If this situation applies to you, you will have to provide evidence that:
- Your family relationship has broken down permanently as a result of domestic violence or abuse.
- You were resident in the UK when the family relationship broke down due to domestic violence or abuse.
Retaining right of residence after divorce
Once you are divorced from unmarried partner in the relevant EEA national or member, you will need to make an application for pre-settled status under the retained rule of rights.
To be eligible to retain right of residence in the uk, after divorce as a non-EEA family member, you must :
- Be a non-EEA citizen who has terminated the marriage of an EEA citizen.
- Have been living in the UK legally at the time their marriage or civil partnership ended for at least 1 year leading up to the divorce.
There are certain supporting documents that you will need to provide in order to prove your identity, these include documents that can prove:
- Your identity and nationality.
- The court order issuing the divorce.
- Your previous partner’s identity and nationality.
- Your residence at the time of your marriage’s termination.
- Proof of your marriage to the EEA citizen, such as a marriage certificate.
Documents you must provide to apply for retained right of residence
To be eligible to apply, applicants must also provide proof of identity in their first application form. This can come in the form of:
- A valid passport.
- A valid national identity card, if you’re from the EU, Switzerland, Norway, Iceland or Liechtenstein.
You may be able to use other proof of identity and nationality if you cannot provide either of these identity documents due to a compelling or compassionate reason such as being unable to source these documents due to illness or national restrictions as a result of the Coronavirus pandemic.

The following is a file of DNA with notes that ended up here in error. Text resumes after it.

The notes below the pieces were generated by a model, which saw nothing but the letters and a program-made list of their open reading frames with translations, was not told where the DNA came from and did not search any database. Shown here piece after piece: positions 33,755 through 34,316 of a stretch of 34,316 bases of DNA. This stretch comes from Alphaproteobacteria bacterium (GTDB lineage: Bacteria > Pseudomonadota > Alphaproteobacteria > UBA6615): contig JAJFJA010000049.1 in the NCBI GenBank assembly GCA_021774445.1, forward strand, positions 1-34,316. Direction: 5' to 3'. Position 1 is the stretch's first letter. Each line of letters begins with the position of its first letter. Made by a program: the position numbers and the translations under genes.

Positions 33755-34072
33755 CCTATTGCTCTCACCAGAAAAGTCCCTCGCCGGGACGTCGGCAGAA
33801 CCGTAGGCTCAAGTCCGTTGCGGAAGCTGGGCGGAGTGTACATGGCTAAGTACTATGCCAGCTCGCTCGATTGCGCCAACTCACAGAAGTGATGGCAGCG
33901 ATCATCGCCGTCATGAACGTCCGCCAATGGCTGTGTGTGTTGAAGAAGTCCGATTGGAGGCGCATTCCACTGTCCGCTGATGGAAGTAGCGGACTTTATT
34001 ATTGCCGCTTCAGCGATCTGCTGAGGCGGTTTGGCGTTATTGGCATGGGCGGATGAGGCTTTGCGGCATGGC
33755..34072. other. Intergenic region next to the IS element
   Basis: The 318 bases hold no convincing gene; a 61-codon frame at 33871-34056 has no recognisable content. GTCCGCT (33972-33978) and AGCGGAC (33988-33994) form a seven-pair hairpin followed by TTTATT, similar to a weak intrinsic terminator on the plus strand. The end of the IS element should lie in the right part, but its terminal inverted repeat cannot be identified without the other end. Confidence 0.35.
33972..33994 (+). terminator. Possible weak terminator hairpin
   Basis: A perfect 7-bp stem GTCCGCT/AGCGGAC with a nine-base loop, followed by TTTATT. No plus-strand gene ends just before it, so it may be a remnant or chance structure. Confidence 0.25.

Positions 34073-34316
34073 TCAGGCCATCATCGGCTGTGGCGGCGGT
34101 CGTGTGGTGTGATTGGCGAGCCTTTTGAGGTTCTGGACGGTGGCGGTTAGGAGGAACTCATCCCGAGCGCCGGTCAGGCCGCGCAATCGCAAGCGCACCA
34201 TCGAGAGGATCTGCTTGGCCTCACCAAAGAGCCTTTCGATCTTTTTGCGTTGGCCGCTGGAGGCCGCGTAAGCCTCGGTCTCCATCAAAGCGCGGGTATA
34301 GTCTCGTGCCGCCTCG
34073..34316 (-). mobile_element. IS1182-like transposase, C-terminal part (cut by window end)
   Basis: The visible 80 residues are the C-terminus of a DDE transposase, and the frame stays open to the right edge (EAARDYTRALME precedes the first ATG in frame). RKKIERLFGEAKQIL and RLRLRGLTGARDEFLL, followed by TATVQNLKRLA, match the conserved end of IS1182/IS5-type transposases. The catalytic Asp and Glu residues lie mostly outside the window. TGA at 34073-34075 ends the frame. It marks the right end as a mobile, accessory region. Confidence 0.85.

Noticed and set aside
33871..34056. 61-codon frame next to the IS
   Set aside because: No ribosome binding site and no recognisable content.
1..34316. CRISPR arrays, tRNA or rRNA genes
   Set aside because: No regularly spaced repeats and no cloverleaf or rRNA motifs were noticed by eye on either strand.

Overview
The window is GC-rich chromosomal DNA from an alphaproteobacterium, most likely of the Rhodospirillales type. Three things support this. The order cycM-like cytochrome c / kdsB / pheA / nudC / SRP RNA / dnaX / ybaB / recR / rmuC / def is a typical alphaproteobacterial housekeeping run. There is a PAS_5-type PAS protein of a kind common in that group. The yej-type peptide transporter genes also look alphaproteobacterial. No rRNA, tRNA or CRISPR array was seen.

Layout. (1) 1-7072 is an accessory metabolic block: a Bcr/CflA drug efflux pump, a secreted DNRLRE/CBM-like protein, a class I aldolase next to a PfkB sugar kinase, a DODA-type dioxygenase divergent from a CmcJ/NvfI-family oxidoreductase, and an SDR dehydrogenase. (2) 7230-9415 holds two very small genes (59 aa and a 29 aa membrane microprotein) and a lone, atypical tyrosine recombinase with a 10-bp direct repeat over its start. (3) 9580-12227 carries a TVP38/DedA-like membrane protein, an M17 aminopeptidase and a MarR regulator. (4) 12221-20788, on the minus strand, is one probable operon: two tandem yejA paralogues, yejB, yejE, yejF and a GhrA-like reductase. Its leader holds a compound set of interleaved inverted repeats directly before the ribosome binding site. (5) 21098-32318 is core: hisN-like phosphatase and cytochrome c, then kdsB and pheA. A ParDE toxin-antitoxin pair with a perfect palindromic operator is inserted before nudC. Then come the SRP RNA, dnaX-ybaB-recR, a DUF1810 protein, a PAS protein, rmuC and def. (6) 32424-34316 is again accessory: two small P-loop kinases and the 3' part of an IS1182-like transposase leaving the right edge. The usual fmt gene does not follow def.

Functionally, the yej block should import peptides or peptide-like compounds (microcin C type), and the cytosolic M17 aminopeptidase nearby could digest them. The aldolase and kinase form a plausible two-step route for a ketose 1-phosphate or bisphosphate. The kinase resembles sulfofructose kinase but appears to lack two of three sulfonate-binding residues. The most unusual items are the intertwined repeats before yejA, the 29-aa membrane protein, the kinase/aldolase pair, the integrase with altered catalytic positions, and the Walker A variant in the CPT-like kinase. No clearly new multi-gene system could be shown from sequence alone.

If this is the case, then you will need to explain why you cannot source these required identity documents and in some cases provide evidence of your situation.
You must also provide:
- Your family member’s valid passport, or valid national identity card.
- Evidence of your relationship to them, for example a marriage certificate, civil partnership certificate or birth certificate.
- Evidence of your continuous residence in the UK.
How Can IAS Help
Navigating immigration statuses and what you are eligible for after a relationship has ended can be stressful and confusing, and could result in having to leave the UK.
There are many options for people who find themselves in this situation, and with the help of our experienced immigration lawyers, finding the best outcome for you and your family could not be more simple.
Our team of experts have first-hand knowledge of the impact of immigration laws and pathways, providing well-qualified personal assistance and counsel when dealing with sensitive information regarding your case.
Call us on 0333 305 9375 for immediate help & assistance with your situation. We’re here to help you in person, via the phone or online.
Last modified on May 15th, 2023 at 4:35 pm